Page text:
Yoga practice consists (at least) of 3 stages: physical exercises (asanas), breathing exercises (pranayama), and observation exercises (pratyahara).
Physical exercises: Strength – flexibility = HEALTH
Asanas help the body in that some muscles tighten and some muscles stretch.
Flexibility of the joints is closely related to our health, as it is related to the blood circulation of the limbs, keeping them healthy.
Stretching improves our health because it helps with blood circulation within the muscles, hence «cleaning» them and improving their function.
Asanas strengthen the muscles because they work isometric. We hold a pose requiring, on one hand, some muscles to stay still, in a steady contraction. On the other hand, we assist at the same time other muscles to stretch and relax, improving our flexibility.
Each one of us can start a program fitted to one’s personal needs as well as one’s time dedicated to yoga, age, sex, and body structure, and with practice, one can drastically improve his strength and flexibility.
Breathing exercises: oxygenation – calmness = HEALTH
Breath keeps us alive. Breath however does much more than just providing our body with oxygen. When it is complete it gives us energy; when it is rhythmic it relaxes us.
There are exercises that teach us how to breathe. In our modern society people got used to breathe using the upper respiratory system, which is a sign of stress. The more the stress, the shorter the breath and vice versa. The more shallow we breathe, the more we disturb our body and soul.
An inadequate breath has a domino effect in our whole system: Our internal organs do not oxygenate sufficiently, they hypo-function requiring from the heart to over-function and beat faster, putting stress on it, consequently we feel tired, panic, our glands don’t work well, we fall sick easy… and so much more…
Breathing exercises have so many benefits for our health. On one hand, they wake our inactive muscles up, strengthen them, and consequently we can breathe deeper, filling our body with oxygen and supplying energy to every part of it. Our heart relaxes, as there is no need to beat faster to supply oxygen, oxygen is already there in the blood through deep breathing!
On the other hand, a full, rhythmical breath relaxes our nervous system and teaches us to remain calm but also alert! Calm nervous system equals good health since all the organs work at their best. And let’s not forget that when we are calm we are much more effective in whatever we do, even in our interpersonal relationships.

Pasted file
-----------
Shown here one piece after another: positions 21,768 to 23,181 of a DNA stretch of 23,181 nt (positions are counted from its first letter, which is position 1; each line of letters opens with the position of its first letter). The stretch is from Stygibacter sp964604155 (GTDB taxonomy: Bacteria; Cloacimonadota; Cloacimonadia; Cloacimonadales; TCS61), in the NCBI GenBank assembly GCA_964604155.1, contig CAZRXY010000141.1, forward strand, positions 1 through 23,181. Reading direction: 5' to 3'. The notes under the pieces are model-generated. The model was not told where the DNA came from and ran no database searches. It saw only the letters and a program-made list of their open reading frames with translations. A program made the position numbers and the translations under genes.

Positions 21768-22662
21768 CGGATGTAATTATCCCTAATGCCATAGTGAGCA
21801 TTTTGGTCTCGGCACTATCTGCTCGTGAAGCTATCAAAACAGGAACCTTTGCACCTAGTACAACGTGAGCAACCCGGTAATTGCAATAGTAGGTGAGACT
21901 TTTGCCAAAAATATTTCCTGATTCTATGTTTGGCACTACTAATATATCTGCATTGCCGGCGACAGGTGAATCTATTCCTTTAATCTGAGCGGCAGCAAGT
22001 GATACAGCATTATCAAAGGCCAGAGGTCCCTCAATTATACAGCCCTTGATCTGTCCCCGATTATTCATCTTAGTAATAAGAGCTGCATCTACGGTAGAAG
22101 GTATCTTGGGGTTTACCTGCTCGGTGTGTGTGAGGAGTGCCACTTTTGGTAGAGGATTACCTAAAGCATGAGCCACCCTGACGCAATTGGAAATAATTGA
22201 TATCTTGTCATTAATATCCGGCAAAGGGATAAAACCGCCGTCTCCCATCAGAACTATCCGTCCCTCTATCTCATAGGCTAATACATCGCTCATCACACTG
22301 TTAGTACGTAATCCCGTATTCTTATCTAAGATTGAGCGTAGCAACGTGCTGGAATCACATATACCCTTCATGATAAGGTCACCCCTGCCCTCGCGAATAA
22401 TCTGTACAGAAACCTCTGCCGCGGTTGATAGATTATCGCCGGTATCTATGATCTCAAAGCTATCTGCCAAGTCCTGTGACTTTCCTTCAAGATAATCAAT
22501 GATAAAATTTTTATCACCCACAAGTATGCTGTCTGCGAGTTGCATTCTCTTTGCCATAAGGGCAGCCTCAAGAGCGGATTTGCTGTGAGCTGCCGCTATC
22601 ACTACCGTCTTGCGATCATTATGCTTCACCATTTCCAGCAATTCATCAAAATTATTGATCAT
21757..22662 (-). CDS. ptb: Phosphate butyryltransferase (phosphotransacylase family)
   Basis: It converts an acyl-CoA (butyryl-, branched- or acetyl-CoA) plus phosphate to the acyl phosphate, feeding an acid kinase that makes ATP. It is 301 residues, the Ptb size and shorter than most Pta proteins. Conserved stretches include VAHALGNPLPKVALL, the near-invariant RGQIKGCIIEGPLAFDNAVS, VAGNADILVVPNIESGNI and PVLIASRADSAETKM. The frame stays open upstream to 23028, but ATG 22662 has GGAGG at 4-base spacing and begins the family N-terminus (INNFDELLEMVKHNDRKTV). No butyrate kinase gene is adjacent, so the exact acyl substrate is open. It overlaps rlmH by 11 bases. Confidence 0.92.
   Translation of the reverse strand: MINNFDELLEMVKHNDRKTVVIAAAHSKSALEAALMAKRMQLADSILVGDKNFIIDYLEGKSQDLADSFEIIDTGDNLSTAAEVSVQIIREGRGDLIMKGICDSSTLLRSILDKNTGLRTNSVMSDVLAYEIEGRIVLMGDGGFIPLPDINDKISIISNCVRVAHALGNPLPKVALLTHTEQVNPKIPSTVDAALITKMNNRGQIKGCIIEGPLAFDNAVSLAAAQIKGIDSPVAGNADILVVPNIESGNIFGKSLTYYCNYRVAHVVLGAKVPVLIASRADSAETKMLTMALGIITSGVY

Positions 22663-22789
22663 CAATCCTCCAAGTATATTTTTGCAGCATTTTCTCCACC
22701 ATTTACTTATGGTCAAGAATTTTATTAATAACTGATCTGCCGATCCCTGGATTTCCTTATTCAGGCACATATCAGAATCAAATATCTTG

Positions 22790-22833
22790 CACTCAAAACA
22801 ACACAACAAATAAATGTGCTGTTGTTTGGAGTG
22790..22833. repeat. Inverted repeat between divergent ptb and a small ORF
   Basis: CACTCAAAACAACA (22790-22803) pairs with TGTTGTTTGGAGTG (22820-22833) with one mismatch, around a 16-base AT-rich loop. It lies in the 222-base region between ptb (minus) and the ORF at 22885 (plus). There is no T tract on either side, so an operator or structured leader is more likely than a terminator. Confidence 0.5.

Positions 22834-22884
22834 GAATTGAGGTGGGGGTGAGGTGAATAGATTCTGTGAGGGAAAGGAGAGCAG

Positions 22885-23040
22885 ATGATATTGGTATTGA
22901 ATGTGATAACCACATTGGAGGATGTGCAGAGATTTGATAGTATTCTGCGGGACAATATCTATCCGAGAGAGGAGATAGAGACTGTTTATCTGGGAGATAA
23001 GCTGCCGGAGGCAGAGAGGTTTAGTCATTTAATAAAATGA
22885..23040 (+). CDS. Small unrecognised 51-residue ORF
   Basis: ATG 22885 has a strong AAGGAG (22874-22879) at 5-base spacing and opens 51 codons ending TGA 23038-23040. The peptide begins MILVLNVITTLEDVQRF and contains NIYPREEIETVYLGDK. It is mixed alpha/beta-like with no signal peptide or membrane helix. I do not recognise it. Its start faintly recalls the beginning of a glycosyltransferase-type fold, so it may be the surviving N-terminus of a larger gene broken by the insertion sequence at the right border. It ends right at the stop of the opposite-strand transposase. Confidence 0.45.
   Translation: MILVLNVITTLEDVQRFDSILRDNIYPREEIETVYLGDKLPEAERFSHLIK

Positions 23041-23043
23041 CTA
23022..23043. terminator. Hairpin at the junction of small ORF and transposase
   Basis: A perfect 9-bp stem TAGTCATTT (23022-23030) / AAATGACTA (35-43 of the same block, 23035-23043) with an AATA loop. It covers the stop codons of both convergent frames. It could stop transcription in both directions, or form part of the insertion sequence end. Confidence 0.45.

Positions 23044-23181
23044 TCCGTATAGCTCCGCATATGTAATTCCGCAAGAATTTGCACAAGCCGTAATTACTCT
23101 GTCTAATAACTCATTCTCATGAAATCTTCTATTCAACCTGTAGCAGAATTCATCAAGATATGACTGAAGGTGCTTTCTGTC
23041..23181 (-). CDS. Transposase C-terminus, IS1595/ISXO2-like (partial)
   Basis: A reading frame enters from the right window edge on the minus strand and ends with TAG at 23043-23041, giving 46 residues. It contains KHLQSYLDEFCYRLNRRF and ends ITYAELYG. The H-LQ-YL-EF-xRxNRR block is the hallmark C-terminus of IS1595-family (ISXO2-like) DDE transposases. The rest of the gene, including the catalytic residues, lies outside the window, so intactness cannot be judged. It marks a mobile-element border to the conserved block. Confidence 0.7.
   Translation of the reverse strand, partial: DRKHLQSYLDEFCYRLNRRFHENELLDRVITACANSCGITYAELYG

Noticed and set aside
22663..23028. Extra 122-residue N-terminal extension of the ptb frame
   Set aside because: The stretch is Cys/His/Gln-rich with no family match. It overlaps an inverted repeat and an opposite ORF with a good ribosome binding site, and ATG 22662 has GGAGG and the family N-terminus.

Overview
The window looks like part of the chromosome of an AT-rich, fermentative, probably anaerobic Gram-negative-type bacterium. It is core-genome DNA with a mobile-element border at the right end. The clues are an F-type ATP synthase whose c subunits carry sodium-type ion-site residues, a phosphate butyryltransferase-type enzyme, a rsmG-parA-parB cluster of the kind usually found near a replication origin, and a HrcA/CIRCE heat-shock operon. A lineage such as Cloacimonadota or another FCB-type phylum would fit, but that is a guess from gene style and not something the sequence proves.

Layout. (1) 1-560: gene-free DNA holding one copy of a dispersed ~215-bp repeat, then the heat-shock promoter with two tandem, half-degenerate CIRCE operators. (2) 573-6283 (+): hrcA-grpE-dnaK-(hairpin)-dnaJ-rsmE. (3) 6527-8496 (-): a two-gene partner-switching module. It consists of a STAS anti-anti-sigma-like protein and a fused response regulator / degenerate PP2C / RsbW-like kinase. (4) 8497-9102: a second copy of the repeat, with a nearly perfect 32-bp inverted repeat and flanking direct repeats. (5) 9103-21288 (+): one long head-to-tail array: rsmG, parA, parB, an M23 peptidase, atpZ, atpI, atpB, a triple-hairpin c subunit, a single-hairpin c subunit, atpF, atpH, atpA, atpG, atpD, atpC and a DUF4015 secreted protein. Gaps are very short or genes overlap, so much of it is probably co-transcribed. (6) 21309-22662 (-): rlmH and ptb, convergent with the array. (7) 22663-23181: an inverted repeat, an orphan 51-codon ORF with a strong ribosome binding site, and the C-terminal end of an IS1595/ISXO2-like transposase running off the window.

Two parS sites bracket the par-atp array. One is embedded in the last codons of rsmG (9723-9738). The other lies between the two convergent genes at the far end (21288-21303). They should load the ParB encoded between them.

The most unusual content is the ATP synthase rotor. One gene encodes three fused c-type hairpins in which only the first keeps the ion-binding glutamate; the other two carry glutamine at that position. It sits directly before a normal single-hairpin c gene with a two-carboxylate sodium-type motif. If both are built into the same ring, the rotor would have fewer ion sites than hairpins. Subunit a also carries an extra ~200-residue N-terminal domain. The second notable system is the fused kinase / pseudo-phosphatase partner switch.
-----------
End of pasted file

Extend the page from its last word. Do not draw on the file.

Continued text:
Observation exercises: I recognise – I protect – I prevent = HEALTH
Observing is so important that we will later dedicate a sole article to it.
For now, let’s say that it is important for our health to learn how to observe our body, how it feels, where its limits are, learn to listen and respect it, in order to prevent injuries.
Injury is not only a bleeding wound or a bruise. Injuries can be caused by overworked muscles or joints. A housewife can injure her shoulders or waist when she dusts a heavy rug, a student can injure his neck or waist when he studies for many long hours or while he is playing with his cellphone, and so on. Our body signals us and raises red flags but we do not listen to it, until a more permanent pain comes and affects our whole life. But that is too late.
Shall we not study then, not dust our rugs or drive our cars? Of course we have to, but when we know how to observe our body, we will recognize the signals it sends to us when it protests, and we will do something to protect it. This can be as simple as change in posture, change of the activity, a break, or a simple relaxing exercise.
Yoga is a multi-tool. Each one of us, according to one’s needs, can use yoga to improve health, mood, and life in general!
We are designed to function in the most optimal way only when we are in our natural environment. Being in nature forces us to become aware and develop our senses
Our body has a perfectly designed bone and muscle system. Their target is to protect our vitals and allow us to function on our daily routine. If we don’t respect the messages of discomfort that our body is sending, they will evolve to serious health problems that will take much more time and effort to fix!
We all have an inner voice. Our inner voice recognizes what is best for us. You may call it gut instinct. You may call it intuition. You may call it higher self. For some this voice is loud and clear and works like a wise guide. Some can hardly hear it…
More or less we all understand that thoughts create emotions. What is not clear to us is that according to our emotions our organs are leaded to chain reactions in order to cope with the circumstances.